In February, Sgt. Bowe Bergdahl faces a general court-martial based on two charges: “desertion with intent to shirk important or hazardous duty” and “misbehavior before the enemy by endangering the safety of a command, unit or place.” His attorney has filed a petition seeking a preemptive presidential pardon.
Presidential pardons are generally granted after a person has been tried, convicted and served all or some of the sentence. The pardon is generally a means of striking a previous conviction from the record and restoring full civil liberties to an individual, including the right to vote, own firearms and serve on a jury. In 2015, President Barack Obama received 294 petitions for pardon. He granted 12.
In rare instances, pardons are offered before a person has been charged with a crime or brought to trial. Most pre-emptive pardons have been issued to large groups of people, such as all deserters in the Revolutionary War, all soldiers serving the Confederacy in the Civil War and draft dodgers from the Vietnam War. But there have also been a relatively few instances in which individuals have been given pre-emptive pardons, including former President Richard Nixon and former Defense Secretary Caspar Weinberger.
Bergdahl’s scheduled general court-martial may be the highest-profile military judicial action currently pending, but it is far from the only one. In 2011, the most recent year for which we could find statistical data, there were 1,179 general courts-martial in the five service branches, with 1,078 convictions.
The U.S. military justice system is established pursuant to the U.S. Constitution and exercises jurisdiction over criminal cases committed by military personnel in violation of the Uniform Code of Military Justice. It is generally separate and distinct from the civilian judicial system. However, it does contain a system for appealing cases through the military court system and, following such appeals, a military defendant may, in limited circumstances, appeal to the U.S. Supreme Court.
We see little reason for treating Bergdahl’s case any differently than other general court-martial cases. There are procedures that have been and are followed in thousands of cases with the assumption that the system works well without external intervention, such as presidential pardons.
Certainly, there is the highly unusual fact that President-elect Donald Trump, the future commander in chief, has publicly declared Bergdahl guilty. As a result, he may end up playing on outsized role in either the prosecution’s or defendant’s legal strategies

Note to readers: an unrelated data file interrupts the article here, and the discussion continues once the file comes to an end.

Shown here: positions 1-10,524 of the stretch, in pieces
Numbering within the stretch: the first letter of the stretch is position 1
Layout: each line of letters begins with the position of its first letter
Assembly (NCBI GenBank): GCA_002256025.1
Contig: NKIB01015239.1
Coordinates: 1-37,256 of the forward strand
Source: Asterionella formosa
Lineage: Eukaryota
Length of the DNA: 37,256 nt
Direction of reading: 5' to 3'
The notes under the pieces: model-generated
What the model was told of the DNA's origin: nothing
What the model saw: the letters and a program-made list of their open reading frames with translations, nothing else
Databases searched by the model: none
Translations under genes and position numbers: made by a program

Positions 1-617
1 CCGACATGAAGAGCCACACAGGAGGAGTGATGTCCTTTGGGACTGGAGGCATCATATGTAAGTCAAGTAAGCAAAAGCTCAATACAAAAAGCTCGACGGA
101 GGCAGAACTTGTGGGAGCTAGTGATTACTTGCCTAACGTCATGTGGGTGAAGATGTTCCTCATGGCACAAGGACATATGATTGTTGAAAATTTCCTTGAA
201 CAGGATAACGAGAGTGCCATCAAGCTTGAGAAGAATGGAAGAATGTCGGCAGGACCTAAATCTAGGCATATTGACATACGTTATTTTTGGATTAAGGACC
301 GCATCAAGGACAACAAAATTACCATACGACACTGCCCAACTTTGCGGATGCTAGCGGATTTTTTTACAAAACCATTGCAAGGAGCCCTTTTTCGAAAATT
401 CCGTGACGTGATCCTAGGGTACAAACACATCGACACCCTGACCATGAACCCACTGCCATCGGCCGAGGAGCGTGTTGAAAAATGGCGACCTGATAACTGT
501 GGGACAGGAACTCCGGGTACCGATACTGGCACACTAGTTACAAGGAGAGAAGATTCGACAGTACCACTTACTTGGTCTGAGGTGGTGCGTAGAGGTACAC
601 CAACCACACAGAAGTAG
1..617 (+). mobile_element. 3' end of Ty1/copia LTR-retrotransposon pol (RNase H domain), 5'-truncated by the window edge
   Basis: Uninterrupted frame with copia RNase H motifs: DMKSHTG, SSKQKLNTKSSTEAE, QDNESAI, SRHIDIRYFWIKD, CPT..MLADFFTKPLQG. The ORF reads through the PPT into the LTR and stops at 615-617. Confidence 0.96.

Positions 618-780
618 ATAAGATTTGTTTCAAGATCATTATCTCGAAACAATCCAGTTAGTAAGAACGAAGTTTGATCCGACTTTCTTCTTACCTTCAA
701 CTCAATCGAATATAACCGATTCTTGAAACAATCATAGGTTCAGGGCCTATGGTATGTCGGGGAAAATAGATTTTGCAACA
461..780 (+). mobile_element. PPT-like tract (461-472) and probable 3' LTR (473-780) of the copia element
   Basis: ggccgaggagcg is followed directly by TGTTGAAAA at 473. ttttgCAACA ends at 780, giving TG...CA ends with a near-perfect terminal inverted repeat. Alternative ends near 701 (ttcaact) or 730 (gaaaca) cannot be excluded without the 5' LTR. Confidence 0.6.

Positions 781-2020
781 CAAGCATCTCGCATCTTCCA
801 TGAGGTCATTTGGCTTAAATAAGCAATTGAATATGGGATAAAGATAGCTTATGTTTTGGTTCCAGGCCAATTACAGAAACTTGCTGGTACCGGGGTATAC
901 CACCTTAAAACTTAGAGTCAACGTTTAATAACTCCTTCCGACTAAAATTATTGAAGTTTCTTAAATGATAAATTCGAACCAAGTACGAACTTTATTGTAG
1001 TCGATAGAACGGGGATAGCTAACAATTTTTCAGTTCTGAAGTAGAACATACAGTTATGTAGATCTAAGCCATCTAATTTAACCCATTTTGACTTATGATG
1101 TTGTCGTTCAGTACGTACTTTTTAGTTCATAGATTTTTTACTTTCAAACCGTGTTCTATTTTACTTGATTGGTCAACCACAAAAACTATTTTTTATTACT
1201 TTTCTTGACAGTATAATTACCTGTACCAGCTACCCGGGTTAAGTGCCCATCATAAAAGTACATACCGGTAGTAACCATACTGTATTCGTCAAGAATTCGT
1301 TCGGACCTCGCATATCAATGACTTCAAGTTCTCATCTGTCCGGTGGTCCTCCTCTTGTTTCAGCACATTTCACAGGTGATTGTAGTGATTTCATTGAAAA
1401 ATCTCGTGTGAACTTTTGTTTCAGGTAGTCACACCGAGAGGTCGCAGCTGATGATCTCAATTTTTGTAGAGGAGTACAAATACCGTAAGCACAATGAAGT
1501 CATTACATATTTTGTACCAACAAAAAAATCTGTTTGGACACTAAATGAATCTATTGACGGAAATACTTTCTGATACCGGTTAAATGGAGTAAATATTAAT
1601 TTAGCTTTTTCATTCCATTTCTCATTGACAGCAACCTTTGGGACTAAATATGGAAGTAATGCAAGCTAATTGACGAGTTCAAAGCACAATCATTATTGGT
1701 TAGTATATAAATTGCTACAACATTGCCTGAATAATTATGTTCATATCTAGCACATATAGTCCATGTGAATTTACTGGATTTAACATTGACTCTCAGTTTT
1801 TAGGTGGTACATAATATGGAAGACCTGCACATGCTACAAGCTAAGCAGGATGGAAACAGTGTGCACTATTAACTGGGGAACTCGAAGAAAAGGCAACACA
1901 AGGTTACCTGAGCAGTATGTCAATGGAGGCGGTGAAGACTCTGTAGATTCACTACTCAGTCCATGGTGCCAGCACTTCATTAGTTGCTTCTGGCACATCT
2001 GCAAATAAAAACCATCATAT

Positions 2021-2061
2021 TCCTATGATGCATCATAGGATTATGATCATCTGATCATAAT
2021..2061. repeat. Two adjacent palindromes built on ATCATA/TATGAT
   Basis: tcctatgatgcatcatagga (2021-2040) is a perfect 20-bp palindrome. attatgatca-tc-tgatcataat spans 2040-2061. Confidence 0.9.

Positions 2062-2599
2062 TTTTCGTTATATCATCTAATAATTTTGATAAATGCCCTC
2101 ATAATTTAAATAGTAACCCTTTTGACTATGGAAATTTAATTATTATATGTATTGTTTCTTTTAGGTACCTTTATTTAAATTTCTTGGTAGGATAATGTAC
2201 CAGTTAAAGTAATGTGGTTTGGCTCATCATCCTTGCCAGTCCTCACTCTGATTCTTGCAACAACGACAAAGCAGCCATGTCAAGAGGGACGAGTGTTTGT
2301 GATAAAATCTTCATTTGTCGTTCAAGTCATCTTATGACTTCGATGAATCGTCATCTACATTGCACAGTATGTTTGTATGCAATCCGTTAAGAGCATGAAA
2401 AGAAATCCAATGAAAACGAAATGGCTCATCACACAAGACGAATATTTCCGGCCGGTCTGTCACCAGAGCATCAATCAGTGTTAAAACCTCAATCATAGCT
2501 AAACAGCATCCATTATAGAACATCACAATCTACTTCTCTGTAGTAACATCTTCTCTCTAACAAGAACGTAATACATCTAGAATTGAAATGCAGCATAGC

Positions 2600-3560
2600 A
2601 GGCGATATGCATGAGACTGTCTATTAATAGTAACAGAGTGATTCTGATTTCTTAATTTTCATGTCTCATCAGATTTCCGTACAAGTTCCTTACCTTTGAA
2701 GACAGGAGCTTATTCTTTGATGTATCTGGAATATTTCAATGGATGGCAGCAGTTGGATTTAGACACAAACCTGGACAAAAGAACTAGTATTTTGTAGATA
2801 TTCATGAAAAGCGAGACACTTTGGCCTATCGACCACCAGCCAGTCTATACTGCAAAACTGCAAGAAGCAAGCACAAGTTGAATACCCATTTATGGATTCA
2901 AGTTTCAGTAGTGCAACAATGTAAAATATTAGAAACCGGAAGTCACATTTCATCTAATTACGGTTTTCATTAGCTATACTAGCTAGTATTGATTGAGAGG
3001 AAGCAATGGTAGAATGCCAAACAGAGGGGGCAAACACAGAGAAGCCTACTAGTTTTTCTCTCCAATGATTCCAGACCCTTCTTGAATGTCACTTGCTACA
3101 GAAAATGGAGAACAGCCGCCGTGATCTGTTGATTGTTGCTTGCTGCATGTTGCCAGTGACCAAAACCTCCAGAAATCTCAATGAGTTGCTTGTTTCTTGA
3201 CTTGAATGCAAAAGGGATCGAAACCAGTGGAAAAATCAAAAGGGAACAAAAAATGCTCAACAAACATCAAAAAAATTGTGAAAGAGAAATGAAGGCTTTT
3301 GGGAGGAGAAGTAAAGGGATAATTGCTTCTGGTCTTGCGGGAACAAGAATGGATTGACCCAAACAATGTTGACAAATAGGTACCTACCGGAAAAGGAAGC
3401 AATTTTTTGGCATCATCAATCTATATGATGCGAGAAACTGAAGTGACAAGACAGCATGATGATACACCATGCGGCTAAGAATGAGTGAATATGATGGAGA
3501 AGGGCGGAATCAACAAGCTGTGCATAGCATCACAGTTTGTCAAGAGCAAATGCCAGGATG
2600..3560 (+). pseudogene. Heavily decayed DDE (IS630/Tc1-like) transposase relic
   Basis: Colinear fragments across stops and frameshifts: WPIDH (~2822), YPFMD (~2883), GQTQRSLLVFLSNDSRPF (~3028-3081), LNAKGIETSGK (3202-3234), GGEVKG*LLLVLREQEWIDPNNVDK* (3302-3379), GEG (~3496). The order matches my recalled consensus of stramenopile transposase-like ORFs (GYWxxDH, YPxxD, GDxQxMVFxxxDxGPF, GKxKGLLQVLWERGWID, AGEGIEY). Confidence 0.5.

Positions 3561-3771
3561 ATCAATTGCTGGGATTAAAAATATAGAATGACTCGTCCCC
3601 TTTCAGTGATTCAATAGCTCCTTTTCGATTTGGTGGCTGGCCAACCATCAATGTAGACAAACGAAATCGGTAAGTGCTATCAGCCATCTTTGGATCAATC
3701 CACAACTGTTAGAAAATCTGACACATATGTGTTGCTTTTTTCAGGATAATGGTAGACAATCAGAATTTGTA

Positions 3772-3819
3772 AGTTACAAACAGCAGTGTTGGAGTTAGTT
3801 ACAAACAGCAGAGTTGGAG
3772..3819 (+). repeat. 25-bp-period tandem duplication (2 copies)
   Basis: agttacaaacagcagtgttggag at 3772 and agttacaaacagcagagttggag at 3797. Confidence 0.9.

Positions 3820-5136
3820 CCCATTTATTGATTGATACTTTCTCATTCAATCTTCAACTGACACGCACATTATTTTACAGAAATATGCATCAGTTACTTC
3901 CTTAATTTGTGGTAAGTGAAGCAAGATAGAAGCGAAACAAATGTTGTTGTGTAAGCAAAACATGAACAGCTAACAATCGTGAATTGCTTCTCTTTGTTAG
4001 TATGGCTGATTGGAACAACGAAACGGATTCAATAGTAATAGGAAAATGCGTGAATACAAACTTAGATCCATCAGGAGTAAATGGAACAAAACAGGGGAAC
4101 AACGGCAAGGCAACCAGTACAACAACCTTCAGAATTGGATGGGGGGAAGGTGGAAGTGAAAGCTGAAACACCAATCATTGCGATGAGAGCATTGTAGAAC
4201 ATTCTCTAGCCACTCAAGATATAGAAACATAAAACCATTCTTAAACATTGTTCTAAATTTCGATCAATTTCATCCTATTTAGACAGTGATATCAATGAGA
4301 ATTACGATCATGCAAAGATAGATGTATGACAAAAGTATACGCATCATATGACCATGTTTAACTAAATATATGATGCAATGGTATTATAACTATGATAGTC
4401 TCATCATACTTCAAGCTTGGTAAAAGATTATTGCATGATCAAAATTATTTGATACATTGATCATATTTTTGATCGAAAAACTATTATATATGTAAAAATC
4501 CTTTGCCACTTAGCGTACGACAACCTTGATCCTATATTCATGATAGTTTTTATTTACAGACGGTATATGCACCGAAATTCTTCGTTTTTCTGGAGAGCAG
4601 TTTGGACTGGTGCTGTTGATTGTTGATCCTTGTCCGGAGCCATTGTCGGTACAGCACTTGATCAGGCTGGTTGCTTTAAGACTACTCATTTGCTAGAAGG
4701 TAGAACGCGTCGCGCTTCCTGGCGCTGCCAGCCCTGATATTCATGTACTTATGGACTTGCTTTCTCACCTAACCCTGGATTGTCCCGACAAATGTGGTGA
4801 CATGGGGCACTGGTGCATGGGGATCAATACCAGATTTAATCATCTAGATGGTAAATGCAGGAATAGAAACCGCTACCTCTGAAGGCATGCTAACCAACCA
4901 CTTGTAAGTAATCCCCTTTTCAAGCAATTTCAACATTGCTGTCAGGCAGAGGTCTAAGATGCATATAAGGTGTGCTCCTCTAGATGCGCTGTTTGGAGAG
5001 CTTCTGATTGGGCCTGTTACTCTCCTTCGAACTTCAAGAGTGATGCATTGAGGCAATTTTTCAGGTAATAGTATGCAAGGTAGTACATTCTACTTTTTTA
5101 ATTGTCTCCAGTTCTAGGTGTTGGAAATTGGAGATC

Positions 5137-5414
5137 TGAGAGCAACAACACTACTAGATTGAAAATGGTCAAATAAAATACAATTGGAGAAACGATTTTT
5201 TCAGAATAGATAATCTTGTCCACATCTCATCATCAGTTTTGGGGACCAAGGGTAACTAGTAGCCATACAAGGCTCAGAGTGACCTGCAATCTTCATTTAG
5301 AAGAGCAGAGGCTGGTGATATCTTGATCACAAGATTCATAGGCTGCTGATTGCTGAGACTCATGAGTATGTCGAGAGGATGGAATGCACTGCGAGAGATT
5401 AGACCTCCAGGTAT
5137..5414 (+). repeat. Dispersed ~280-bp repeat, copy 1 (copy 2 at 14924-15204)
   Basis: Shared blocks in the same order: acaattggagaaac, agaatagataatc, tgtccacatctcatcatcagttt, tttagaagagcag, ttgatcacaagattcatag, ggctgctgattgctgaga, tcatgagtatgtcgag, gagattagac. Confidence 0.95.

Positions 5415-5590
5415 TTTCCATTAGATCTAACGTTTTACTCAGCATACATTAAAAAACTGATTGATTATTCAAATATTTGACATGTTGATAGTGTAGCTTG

It was also highly irregular for the chairman of the Senate Armed Services Committee, Sen. John McCain, to threaten to hold a Senate hearing if Bergdahl is not found guilty. In response to McCain’s statements, Bergdahl’s attorney has filed appeals with both the U.S. Army Court of Criminal Appeals and the U.S. Court of Appeals for the Armed Forces, seeking to have the charges against Bergdahl dismissed.
Just as with the civilian courts, the military courts have procedures and processes to deal with these various issues. We believe that the justice system needs to be given the opportunity to work in this case without external influences from any quarter, including Obama’s legal advisers reviewing the pardon request. If it can be shown that the system can work as it was originally designed to work in dispensing justice, then our entire country will be the better for it.
This is a high-profile case that is continuing to receive great scrutiny from the public, the media and the military. Given all of this attention, it seems unlikely that the military is going to want to risk throwing open the military justice system to broad public criticism or even ridicule.
Bergdahl is one of hundreds of military personnel facing a general court-martial. His petition for a presidential pardon is one of hundreds of such petitions under consideration, few, if any, of which are seeking pre-emptive pardons. To suggest that his case is more deserving of special consideration than any other case seems to be a stretch. We have a system that seems to work for most other people without the need for preemptive pardons. Let’s allow the system do what it is designed to do.
Martin Peterson and William Myers are members of the Idaho Statesman Editorial Board.